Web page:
solutionsuitable as ram/material for making lac- What-I claim is: :1. .processior the-manufacture er a resin quers ,bakeahle 1 at high temperatures and yieldtine rery :heat res ta t e i es. a p epar d ..f-ren1 a whi h d. id'-g l 3 14 15 1 133 bl of a .ehlorhydrin-selected i-ro n V the group consisting of. epiclilorhydrinand dichlorhydrin on the polyhydiic'phenol in' anlalkaline medium, in which process a quantity of 'the ethylene oxide derivative which contains lcmol of bound polyhydric s neu derivative of a se yll pheml, e r een aihfi at lea t t t/'0 hyl phenolis'heatedinthe'presence of an organic solvent free fromcarboxylgroups (l) with from about to at most 93 of one equivalent of a substance of the group consisting of (a) a polybasic carboxylic acid, of which the carbonyl ,groups "are separated from one another by at least two carbon atomsand (h) an anhydride ofsuch anaci'd, and-(2) with about 0.06 to 3.6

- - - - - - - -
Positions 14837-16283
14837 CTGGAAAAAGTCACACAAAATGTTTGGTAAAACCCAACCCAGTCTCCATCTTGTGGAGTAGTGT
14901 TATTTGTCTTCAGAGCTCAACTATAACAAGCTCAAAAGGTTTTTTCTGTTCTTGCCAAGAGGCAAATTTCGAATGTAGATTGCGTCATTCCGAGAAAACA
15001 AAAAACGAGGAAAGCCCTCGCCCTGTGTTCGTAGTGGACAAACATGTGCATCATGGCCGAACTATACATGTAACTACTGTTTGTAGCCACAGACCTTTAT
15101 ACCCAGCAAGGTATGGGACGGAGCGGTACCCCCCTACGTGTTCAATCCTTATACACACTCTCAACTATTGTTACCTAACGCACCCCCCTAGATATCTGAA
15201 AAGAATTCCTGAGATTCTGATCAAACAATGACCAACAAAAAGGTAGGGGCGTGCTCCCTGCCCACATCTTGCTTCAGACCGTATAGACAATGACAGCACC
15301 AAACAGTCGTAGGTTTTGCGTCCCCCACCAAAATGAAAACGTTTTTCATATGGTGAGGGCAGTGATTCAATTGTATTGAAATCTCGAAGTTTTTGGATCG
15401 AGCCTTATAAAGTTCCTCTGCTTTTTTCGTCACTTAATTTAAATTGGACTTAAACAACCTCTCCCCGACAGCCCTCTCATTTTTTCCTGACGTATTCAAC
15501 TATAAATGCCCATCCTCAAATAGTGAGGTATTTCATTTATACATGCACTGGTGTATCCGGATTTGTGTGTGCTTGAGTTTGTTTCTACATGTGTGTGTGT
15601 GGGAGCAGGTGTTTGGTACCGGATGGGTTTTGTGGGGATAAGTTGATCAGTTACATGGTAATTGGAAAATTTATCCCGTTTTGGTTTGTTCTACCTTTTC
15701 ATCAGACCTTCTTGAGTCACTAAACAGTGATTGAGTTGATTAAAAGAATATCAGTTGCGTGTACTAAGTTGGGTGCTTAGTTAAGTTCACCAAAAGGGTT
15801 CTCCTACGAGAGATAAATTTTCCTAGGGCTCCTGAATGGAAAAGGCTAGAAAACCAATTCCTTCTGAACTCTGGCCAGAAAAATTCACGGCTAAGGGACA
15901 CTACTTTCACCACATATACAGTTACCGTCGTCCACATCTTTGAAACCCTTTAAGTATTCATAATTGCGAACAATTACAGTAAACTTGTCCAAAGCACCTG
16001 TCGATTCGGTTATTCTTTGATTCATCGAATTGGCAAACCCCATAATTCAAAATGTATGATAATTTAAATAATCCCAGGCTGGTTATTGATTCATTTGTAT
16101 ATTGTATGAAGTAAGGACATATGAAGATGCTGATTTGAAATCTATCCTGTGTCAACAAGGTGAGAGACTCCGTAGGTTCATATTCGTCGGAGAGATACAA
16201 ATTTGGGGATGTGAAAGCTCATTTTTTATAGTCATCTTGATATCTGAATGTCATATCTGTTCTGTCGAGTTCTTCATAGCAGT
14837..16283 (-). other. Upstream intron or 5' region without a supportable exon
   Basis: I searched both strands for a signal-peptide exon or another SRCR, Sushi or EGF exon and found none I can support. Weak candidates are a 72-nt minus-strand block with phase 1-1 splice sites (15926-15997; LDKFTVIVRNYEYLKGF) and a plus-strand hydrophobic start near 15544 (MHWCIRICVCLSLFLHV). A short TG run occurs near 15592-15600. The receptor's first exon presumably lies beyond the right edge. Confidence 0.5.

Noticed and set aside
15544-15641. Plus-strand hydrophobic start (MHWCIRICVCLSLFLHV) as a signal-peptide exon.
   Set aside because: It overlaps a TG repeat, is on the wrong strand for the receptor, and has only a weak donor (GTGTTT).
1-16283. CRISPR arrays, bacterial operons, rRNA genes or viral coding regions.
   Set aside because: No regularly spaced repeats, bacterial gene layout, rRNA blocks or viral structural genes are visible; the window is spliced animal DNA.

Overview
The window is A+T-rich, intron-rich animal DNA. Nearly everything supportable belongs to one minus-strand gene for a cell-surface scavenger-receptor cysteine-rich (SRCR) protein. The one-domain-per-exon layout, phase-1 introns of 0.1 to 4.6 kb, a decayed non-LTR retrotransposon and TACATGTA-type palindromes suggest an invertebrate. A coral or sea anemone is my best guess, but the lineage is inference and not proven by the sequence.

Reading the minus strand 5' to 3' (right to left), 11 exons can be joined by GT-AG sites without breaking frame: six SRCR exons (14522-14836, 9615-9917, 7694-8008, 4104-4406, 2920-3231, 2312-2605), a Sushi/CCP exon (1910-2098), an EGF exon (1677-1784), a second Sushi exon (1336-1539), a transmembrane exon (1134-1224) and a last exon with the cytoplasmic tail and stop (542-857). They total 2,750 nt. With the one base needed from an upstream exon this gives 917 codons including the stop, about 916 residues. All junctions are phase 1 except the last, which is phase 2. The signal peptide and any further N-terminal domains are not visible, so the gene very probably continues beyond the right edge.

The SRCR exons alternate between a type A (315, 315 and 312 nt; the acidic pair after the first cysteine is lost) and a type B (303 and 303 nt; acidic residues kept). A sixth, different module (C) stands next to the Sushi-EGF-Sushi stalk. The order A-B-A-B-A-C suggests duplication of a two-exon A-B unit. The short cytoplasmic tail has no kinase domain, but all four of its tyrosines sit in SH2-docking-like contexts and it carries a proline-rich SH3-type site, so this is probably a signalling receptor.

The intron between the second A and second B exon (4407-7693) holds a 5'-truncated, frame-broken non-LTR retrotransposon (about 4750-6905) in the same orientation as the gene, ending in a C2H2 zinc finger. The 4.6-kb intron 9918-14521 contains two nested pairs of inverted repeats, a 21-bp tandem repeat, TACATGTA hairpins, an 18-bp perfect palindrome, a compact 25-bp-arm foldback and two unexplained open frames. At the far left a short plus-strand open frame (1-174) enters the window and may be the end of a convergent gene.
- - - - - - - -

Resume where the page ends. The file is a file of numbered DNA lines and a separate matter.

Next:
mol bf-dicyandiamide.

{2: process "for the manufacture of a resin "solution suitable as raw material for making lac quers' bakeable at. high tenineratures and -yielding very heat resistant coatings, and prebared from aresinous derivative of a polyhydric "polynuclear phe'nol", which derivative contains a least two-ethylene oxide groupsand is obtained by reaction of a chlorhydrin selected from the group 1 consisting of :epichlorhydrin dichlorhyd-rin onthe polyhyd-rimphenol in an alkaline medium, in which process a quantity of the ethylene oxide derivative which contains 1 mol of bound polyhydric phenol is heated in the presence of an organic solvent free from carboxyl groups (1) with from about V to at most of one equivalent of a substance of the group consisting of (a) a polybasic carboxylic acid, of which the carboxyl groups are separated from one another by at least two carbon atoms, and (b) an anhydride of such an acid, and (2) with about 0.06 to 0.6 mol of dicyandiamide.